US 4791532 A
A porous tantalum body is pressed with a cavity compacted locally, and a connection wire is joined to the tantalum body within the cavity.
1. A method of manufacturing a porous tantalum anode for a tantalum capacitor provided on one face with a tantalum connection wire, whereby tantalum powder is pressed so as to form a pellet that is then at least partially sintered, and whereby said connection wire is inserted into one face of said pellet in an attachment zone characterized in that said zone for attaching said wire to said pellet is compacted locally during pressing so as to form a cavity around said wire and said wire is added by welding totally within said cavity.
2. The method of claim 1 characterized in that said attachment zone is compacted by impact following an initial sintering phase, that said connection wire is welded (6), at least partly filling said cavity, and then that a second sintering phase is performed.
3. A porous tantalum anode for a tantalum capacitor comprising a sintered porous tantalum pellet on one face of which is added a connection wire which extends into said pellet on an attachment zone, characterized in that said pellet comprises a cavity at said attachment zone which cavity surrounds said wire and is no more than filled with a weld securing said wire to said pellet.
FIGS. 1 and 2 represent successive phases in the manufacture (according to the welded wire technique) of a porous tantalum anode for a tantalum capacitor, for example of the solid electrolyte type with neither ribbon nor output wire, as described in the above-indicated U.S. patent application Ser. No. 933,404.
In FIG. 1, a pellet 1 is pressed of tantalum powder of geometrically single form, in most cases rectangular or cylindrical. Pellet 1 comprises two parallel faces 2 and 3 and a side wall 4, which is cylindrical or formed into flats, in practice four flats.
During this pressing phase, this pellet 1 is compacted locally so as to locally increase the density of a zone 5 in which a connection wire 6 is to be added. This local densification, performed by any appropriate tool, results here in the formation of a rounded cavity 7. For reasons of symmetry and to facilitate manufacture, the densification is carried out on the two opposed faces 2 and 3 of pellet 1, forming in addition to cavity 7 a similar cavity 8 opposite cavity 7.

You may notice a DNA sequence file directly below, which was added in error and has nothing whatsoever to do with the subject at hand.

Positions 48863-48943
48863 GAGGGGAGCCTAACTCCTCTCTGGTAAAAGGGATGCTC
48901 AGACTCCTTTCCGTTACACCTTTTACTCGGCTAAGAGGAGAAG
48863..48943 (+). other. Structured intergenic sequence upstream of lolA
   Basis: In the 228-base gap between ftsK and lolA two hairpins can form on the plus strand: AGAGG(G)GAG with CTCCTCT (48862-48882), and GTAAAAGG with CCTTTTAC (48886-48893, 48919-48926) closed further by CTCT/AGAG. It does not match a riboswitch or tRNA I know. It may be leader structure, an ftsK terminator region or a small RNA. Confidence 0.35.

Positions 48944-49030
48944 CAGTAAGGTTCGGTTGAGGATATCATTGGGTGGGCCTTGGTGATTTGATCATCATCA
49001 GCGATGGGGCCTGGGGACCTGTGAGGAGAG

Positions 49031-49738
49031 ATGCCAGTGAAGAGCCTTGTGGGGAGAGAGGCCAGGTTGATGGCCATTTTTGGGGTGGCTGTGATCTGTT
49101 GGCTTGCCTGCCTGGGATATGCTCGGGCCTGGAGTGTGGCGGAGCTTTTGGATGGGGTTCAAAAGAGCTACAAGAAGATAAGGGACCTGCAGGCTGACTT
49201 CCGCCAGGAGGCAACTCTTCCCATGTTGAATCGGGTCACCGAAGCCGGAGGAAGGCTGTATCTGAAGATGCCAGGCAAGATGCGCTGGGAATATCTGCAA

In a variant, not separately represented on the drawings, only zone 5 for the attachment of wire 6 to the pellet 1 is densified, with the formation of cavity 7 only.
Cavities 7 and 8 can be of any appropriate geometry, ovoid, paraboloid, parallelepipede or as a narrow recess in particular.
An initial sintering phase (or presintering phase) is then carried out in a vacuum at high temperature, after which a connection wire 6 is added to the pellet 1 by electrical welding. The drop of weld 9 that forms at least partly fills cavity 7, without any superfluous protuberance above the plane of face 2. A second sintering phase is then carried out.
As a preferential example, cavity 7 is hemispherical with a radius approximately equal to the diameter of the tantalum wire 6 to be welded.
FIG. 3 shows tools for pressing the pellet of FIG. 1. They consist of a die-plate 20, the internal section of which corresponds to the section of the pellet 1 to be manufactured. The lower part of this die-plate 20 is closed by a lower punch 21 provided with a protuberance 22, the volume of which is the counterpart to the cavity to be formed. The volume delineated by die-plate 20 and the lower punch 21 is filled with tantalum powder 23. Above this volume, in the extension of the lower punch 21 is a top punch 22 which is also equipped with a protuberance 25. The pressing takes place by bringing these two punches 21 and 22 relatively together.
FIG. 4 shows a pellet 1' of general rectangular and highly flat shape having two opposed faces 2' and 3' in which two cavities 7' and 8' are arranged, in this case in semi-cylindrical form. The radius of these cavities 7' and 8' is preferably equal to the diameter of the tantalum wire to be welded into the cavities.
FIG. 5 shows an example of tools adapted to the forming of such pellets 1'. These tools comprise a die-plate 30 of rectangular internal section with two protruding ribs 31 and 32. Two punches, respectively a lower punch 33 and an upper punch 34, equipped with slots 33A and 34A complementary to the ribs, are provided for the pressing operation.